Shortly after he won the ‘top slot’ award, he arranged to have some mid-level employees teach him how to put together a PowerPoint presentation. He rehearsed it and scheduled a briefing for the executive team. We thought it was cute. Tom showed up in a suit and gave a 30-minute presentation on how he could take our grounds to next level. He could do sort of a crop rotation schedule where some of the plants would be replaced and simultaneously the irrigation systems would be upgraded during the rotations. We would use less water, but have more lush plants, be ecologically aware, and have the best grounds in the region.
Tom’s presentation was excellent. We all smiled to ourselves as our protogé was maturing. He would need some additional expense budget and capital, but it really wasn’t that much. So we endorsed his proposal on the spot, shook his hand, and rewarded his initiative and drive. It was a great example for all.
Then we re-organized when one of our executives left and Tom reported into a new director and a new VP. It didn’t take long for these managers to appreciate Tom, but also to see how highly regarded he was within the organization. So when Tom approached them about adding some staff, it received a favorable review.
Tom pointed out that his overtime bill was picking up and he couldn’t possibly keep up with all of the work. Not only was there the groundskeeping, but there was the plant rotations, new irrigation systems, and all of the capital equipment had to be maintained. Plus he wanted to be able to take some time off as his wife was expecting. He had no backup and the groundskeeping would fall into a poor state if the schedule was not maintained.
Naturally, the new managers wanted to ‘join the parade’ in support. So Tom was promoted to manager of landscaping services and allocated 2 slots with the proviso that he and his employees cross-trained in both the maintenance of the equipment and in the landscaping duties, which was viewed as a clever anti-bureaucracy pre-caution. Tom did an excellent job of hiring and brought in 2 good people to support his department. Tom signed up for both company manager training but also some support courses outside the company including computers and computer applications like Microsoft Office.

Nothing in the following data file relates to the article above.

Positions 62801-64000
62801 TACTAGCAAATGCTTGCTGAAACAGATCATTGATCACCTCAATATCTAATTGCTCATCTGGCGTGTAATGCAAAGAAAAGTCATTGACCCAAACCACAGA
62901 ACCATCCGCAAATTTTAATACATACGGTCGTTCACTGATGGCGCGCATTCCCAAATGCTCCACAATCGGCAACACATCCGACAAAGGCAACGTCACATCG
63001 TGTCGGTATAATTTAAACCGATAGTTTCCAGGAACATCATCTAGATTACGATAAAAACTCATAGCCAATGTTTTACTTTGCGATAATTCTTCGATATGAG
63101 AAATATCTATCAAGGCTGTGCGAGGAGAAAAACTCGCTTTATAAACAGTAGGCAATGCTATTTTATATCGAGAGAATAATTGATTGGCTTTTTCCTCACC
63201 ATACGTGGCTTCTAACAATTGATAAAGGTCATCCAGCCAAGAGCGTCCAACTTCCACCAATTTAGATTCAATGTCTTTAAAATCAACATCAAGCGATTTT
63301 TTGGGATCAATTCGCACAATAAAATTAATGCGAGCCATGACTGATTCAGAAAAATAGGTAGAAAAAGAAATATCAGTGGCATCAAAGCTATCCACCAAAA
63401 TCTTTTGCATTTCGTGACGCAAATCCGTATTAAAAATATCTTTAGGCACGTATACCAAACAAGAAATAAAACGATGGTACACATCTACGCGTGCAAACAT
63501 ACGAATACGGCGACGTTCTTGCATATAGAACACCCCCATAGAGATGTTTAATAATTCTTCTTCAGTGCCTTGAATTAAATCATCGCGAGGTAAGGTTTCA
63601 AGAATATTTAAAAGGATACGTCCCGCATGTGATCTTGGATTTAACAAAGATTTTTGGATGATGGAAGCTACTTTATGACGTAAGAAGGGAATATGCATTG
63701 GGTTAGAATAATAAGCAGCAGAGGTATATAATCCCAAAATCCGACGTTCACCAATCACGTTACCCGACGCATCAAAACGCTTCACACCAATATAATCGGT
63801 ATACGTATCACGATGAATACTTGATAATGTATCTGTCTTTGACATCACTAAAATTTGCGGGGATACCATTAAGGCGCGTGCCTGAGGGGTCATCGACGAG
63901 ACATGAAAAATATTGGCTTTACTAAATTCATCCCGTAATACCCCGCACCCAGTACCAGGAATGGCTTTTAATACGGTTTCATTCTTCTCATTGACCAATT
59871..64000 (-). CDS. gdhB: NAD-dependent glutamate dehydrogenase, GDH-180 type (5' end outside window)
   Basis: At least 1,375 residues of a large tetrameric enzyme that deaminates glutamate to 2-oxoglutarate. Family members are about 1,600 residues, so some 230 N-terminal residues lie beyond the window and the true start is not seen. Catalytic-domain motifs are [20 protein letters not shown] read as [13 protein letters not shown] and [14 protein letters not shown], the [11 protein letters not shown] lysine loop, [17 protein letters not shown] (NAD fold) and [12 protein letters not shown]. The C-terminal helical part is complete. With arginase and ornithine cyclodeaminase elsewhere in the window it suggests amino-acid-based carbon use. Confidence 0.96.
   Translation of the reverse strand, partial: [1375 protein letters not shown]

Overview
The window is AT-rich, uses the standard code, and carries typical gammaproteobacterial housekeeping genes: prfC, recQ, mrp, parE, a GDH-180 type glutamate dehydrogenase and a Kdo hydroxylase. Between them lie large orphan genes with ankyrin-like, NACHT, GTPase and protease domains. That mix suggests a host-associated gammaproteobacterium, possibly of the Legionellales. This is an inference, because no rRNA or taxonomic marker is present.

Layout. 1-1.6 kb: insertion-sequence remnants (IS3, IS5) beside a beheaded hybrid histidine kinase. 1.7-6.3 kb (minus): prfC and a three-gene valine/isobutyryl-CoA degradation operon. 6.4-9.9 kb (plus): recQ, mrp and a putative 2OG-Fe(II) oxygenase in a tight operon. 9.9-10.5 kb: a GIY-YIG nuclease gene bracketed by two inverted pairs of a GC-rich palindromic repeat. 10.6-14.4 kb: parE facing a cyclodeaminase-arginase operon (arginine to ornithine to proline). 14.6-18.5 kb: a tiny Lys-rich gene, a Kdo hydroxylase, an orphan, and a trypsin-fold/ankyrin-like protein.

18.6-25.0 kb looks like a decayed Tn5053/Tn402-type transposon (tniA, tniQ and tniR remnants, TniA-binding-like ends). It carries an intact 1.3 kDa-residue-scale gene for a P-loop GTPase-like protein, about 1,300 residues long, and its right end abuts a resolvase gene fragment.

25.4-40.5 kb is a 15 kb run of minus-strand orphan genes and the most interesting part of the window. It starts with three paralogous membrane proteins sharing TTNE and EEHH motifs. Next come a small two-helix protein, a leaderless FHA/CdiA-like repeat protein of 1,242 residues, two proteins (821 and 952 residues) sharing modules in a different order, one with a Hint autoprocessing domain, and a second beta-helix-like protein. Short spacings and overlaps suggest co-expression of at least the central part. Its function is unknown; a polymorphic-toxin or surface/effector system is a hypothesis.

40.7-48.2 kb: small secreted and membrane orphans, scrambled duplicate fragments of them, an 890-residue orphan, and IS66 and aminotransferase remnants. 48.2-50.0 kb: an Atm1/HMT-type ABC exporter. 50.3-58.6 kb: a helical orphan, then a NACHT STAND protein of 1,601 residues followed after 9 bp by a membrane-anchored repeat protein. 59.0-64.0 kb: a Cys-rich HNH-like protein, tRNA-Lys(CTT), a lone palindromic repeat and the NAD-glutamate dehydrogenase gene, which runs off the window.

Within several years from the time Tom’s employment start, he had grown his landscaping department to included four people, a fleet of equipment, advanced methods, and was regarded as one of the best in his field. However, he now spent the majority of his time at a desk scheduling his team and their activities, managing budgets, and preparing presentations to defend his department, a task for which he was exceptionally qualified. In fact, during one belt tightening exercise he was so compelling he actually ended up with an additional headcount.
Unfortunately, one reason we valued Tom was that he was that he had always been out and about doing the landscaping and had become a fixture and focal point of positive energy. As employees walked by he would engage them and have a kind word for almost everyone. Now, he had an office and was stuck behind a desk grinding away on his budgets and charts. He gave great engaging presentations, but that was the only time we saw him.
Tom also was invited to give presentations in the region as we had by far the most impressive landscaping program for a company our size. As one would expect, it wasn’t long before Tom was offered a terrific job by a much larger firm to manage their grounds and building maintenance programs across a multi-state area with a nice bump in salary and benefits. Given his young family, he accepted, and we all congratulated him, taking pride in the individual contributions we had each made to our protogé.